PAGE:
Scottish Independence: asking the wrong question?


This archive item is a window onto issues as they appeared at the time. It contains facts and opinions which may have been superseded by subsequent events.

Following last month’s agreement between David Cameron and Scottish First Minister Alex Salmond,  the Scottish Government has now rubber-stamped the SNP’s proposed question for the 2014 referendum on Scottish independence: ‘Do you agree that Scotland should be an independent country?

The proposed question has yet to be approved by the Electoral Commission. The  Commission’s role in determining the intelligibility of proposed referendum questions is, strictly, merely consultative. However it would be at best embarrassing for the SNP to ignore the Commission’s recommendation.

Dr Matt Qvortrup, a member of The Constitution Society’s Working party on Scottish Independence and a leading authority on referendums, said last week that in his view the Electoral Commission are unlikely to endorse the proposed question on the grounds that the word ‘agree’ biaised the question towards an affirmative answer.

Earlier this year a group of academics including Dr Qvortrup proposed an alternative, neutral, phrasing of the question which is broadly supported by the opposition parties: ‘Scotland should become an independent state: I agree/I do not agree

It can be argued that neither version of the question makes it sufficiently clear what ‘independence’ implies. Statements from Alex Salmond and other Scottish ministers in recent months have given the impression that Scotland can be ‘an independent country’ while simultaneously remaining a part of the United Kingdom in important respects.

The SNP’s proposal that the Queen should remain sovereign of an independent Scotland is not controversial: Her Majesty is head of state of a number of former British dominions and colonies which are recognised as fully independent states in international law. However some of the SNP’s  other thoughts on shared UK institutions would seem to present serious difficulties.

Mr Salmond’s view that an independent Scotland would remain in a ‘ sterling zone’ is an example. As is clear from recent comments, he does not mean simply that Scotland would continue to use sterling in the same way that, for example, Ecuador uses the US dollar as its national currency, with no control of its own monetary policy.  He envisages that Scotland would have a say in Bank of England decisions, with its own seat on the Monetary Policy Committee.  Even if a future Westminster government were prepared to concede such an arrangement, it is very hard to see how it might work in practice if future economic conditions or fiscal policies diverged. Other proposals are problematic for different reasons:  for example the SNP view that an independent Scotland would retain the UK’s financial services regulators would appear to be contrary to EU law, which requires each member state to apply its own regulatory regime.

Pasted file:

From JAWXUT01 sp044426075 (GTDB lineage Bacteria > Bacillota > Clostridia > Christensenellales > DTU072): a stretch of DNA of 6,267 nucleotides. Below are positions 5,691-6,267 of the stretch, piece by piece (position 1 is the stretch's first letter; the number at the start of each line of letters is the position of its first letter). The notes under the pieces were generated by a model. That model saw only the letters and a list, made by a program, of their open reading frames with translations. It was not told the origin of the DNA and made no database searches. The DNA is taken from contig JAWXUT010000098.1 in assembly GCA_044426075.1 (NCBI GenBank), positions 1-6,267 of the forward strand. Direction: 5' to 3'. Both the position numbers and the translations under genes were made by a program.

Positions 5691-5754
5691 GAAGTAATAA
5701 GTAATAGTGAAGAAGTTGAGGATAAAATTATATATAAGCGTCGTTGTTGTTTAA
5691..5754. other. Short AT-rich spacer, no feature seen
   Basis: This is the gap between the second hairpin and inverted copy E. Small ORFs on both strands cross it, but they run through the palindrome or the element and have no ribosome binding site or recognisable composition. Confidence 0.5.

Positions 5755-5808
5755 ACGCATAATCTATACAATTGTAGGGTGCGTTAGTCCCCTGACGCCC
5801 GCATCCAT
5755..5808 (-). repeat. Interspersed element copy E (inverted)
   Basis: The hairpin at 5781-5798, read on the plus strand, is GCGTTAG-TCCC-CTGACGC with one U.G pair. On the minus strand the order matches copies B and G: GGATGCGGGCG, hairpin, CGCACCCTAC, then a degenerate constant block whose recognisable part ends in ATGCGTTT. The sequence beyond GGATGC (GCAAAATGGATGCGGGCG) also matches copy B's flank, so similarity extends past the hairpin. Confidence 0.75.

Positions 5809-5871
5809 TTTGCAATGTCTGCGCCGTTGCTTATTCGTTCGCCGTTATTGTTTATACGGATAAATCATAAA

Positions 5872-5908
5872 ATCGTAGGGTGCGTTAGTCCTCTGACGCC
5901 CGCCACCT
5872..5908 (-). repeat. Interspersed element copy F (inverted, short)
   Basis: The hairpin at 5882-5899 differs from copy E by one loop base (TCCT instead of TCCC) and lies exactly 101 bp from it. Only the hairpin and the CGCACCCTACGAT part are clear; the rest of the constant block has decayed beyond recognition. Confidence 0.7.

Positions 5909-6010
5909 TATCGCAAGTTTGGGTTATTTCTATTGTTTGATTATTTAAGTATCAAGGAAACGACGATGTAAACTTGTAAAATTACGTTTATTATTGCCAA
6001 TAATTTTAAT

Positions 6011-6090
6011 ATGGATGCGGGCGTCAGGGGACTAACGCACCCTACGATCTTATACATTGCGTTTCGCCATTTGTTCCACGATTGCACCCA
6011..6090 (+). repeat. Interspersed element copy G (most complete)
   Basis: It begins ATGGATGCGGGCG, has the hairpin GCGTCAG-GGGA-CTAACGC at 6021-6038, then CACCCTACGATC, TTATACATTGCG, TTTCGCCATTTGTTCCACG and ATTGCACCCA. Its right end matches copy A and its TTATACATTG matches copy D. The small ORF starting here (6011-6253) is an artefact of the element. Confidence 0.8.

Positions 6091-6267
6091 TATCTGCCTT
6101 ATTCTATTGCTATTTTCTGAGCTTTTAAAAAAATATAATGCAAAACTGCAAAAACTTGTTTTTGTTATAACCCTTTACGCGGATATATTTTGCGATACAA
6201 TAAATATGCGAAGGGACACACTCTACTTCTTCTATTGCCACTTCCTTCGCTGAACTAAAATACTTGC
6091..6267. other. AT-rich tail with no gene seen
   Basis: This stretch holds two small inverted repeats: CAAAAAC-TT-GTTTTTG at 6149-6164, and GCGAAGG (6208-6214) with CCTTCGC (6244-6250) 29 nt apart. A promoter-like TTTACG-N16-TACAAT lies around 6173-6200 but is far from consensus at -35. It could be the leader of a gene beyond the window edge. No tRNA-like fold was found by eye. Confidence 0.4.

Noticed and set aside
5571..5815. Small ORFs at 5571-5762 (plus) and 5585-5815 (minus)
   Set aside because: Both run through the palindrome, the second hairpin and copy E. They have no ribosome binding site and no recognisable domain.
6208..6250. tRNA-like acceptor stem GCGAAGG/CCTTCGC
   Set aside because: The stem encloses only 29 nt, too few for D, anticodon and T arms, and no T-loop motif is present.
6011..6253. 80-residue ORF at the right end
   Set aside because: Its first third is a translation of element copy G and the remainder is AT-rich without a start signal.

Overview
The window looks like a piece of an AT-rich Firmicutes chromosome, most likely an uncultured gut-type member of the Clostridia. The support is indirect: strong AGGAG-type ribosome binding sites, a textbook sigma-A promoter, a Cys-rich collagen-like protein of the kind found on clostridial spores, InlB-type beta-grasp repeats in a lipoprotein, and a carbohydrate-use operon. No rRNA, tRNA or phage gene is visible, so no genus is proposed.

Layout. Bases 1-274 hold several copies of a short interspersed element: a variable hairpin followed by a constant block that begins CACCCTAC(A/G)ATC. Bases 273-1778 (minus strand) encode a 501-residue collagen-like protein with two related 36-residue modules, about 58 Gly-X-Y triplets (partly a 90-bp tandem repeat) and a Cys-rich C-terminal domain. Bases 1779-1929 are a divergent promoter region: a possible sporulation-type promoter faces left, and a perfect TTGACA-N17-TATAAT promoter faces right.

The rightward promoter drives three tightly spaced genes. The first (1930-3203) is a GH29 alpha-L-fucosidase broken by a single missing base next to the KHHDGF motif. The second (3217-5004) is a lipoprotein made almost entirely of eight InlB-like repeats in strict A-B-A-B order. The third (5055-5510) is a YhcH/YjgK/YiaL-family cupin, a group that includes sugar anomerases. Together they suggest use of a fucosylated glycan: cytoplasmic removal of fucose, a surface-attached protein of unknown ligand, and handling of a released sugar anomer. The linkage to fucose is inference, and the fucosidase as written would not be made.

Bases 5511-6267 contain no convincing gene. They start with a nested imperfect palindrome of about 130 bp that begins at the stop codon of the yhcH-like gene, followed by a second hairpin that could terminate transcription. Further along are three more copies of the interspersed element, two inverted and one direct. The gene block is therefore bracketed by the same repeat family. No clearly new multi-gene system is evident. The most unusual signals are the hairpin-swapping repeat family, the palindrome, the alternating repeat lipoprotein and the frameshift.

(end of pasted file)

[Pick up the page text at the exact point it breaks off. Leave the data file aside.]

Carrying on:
The Constitution Society understands that when possible referendum questions were examined by UK civil servants earlier this year there was general support for a wording which put the independence decision in starker terms: ‘Do you agree that Scotland should become an independent country and leave the United Kingdom?’ *

SNP resistance to a question of this type is understandable: polling evidence suggests that if the question makes clear that independence and remaining part of the UK are incompatible alternatives, support for independence falls by around ten percentage points.

Under the terms of the ‘Edinburgh Agreement’, determination of the referendum question was ceded to the Scottish Parliament, in which the SNP has an outright majority. The quid pro quo was that there should be only one question: i.e. that there should be no second or alternative question on increased devolved powers. Some might say that the Scottish public has been rather badly served by this bargain. In 2014 voters will be asked endorse a form of ‘independence’ which  (so far at least) is not adequately defined, but will be given no opportunity to express their views on the constitutional solution which, according the polls, commands the most widespread support.

Nat le Roux, Director of The Constitution Society


*In this context it is worth noting the wording of  the 1973 Northern Ireland Sovereignty Referendum  which made the choice confronting the electorate unambiguously clear. On that occasion, Ulster voters were asked to endorse one of two alternatives propositions:

  1. “Do you want Northern Ireland to remain part of the United Kingdom?”


  1. “Do you want Northern Ireland to be joined with the Republic of Ireland outside the United Kingdom?”

This publication presents the personal views of the author and not those of The Constitution Society, which publishes it as a contribution to debate on this important subject.